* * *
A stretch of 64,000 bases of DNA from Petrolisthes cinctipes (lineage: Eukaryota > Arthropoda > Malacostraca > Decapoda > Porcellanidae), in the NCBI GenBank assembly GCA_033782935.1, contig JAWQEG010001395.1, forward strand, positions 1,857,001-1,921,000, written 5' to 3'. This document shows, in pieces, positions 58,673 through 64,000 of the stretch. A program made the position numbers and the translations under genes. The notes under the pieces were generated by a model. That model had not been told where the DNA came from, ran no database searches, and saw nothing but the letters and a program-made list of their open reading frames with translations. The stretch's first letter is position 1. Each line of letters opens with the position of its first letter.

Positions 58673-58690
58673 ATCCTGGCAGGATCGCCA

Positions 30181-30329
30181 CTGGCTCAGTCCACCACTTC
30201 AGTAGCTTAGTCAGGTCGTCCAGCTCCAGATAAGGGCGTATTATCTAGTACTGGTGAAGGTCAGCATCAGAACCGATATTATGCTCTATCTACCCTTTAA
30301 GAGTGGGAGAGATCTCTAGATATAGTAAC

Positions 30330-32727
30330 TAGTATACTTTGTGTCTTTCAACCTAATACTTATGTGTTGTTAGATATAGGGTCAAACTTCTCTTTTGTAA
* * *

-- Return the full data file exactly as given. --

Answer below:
A stretch of 64,000 bases of DNA from Petrolisthes cinctipes (lineage: Eukaryota > Arthropoda > Malacostraca > Decapoda > Porcellanidae), in the NCBI GenBank assembly GCA_033782935.1, contig JAWQEG010001395.1, forward strand, positions 1,857,001-1,921,000, written 5' to 3'. This document shows, in pieces, positions 58,673 through 64,000 of the stretch. A program made the position numbers and the translations under genes. The notes under the pieces were generated by a model. That model had not been told where the DNA came from, ran no database searches, and saw nothing but the letters and a program-made list of their open reading frames with translations. The stretch's first letter is position 1. Each line of letters opens with the position of its first letter.

Positions 58673-58690
58673 ATCCTGGCAGGATCGCCA

Positions 30181-30329
30181 CTGGCTCAGTCCACCACTTC
30201 AGTAGCTTAGTCAGGTCGTCCAGCTCCAGATAAGGGCGTATTATCTAGTACTGGTGAAGGTCAGCATCAGAACCGATATTATGCTCTATCTACCCTTTAA
30301 GAGTGGGAGAGATCTCTAGATATAGTAAC

Positions 30330-32727
30330 TAGTATACTTTGTGTCTTTCAACCTAATACTTATGTGTTGTTAGATATAGGGTCAAACTTCTCTTTTGTAA